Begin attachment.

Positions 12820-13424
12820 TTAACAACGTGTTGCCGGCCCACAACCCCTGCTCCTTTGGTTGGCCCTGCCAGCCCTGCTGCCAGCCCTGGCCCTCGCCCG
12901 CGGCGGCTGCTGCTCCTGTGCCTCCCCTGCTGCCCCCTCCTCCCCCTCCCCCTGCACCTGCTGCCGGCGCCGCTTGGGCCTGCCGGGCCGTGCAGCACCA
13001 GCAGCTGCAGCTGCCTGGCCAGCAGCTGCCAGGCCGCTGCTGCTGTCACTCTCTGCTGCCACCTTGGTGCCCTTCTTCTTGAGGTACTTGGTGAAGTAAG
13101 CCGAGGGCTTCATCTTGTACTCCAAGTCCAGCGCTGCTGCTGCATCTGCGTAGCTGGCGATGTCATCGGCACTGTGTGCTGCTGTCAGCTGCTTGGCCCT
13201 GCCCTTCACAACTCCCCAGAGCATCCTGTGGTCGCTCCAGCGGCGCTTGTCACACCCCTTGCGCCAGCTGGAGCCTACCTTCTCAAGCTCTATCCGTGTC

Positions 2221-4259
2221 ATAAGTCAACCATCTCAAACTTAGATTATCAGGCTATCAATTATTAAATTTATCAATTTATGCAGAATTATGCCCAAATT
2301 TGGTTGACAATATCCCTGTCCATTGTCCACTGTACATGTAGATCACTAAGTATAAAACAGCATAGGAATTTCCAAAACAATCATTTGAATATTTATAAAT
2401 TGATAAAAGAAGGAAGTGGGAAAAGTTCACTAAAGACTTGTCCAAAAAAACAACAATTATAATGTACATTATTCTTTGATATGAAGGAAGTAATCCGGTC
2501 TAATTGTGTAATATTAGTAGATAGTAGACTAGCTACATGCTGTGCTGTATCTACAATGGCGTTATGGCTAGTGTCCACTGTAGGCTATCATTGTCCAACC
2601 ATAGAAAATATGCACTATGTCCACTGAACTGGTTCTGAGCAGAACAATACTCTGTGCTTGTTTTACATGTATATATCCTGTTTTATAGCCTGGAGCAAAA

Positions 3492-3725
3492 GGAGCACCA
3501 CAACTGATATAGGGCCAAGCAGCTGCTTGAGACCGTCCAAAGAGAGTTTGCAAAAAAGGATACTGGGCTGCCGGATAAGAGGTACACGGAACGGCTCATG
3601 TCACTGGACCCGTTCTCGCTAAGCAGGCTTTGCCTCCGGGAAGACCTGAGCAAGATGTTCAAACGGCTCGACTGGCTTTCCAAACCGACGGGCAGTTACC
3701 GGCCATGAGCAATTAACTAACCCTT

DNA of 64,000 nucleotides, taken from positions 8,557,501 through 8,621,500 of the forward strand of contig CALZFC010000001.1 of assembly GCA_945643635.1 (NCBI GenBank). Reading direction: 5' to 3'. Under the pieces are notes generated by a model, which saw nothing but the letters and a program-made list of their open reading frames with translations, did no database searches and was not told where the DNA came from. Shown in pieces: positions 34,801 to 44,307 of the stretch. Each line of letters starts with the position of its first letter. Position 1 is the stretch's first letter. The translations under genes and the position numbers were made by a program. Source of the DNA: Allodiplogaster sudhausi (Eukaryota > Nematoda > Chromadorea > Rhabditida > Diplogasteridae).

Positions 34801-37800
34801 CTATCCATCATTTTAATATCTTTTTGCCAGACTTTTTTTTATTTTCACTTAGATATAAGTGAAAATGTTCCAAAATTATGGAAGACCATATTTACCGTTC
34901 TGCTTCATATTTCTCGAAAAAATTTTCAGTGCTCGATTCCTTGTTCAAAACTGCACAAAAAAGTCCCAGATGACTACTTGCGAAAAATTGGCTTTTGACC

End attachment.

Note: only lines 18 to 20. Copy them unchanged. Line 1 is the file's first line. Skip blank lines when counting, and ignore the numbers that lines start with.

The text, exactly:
DNA of 64,000 nucleotides, taken from positions 8,557,501 through 8,621,500 of the forward strand of contig CALZFC010000001.1 of assembly GCA_945643635.1 (NCBI GenBank). Reading direction: 5' to 3'. Under the pieces are notes generated by a model, which saw nothing but the letters and a program-made list of their open reading frames with translations, did no database searches and was not told where the DNA came from. Shown in pieces: positions 34,801 to 44,307 of the stretch. Each line of letters starts with the position of its first letter. Position 1 is the stretch's first letter. The translations under genes and the position numbers were made by a program. Source of the DNA: Allodiplogaster sudhausi (Eukaryota > Nematoda > Chromadorea > Rhabditida > Diplogasteridae).

Positions 34801-37800
34801 CTATCCATCATTTTAATATCTTTTTGCCAGACTTTTTTTTATTTTCACTTAGATATAAGTGAAAATGTTCCAAAATTATGGAAGACCATATTTACCGTTC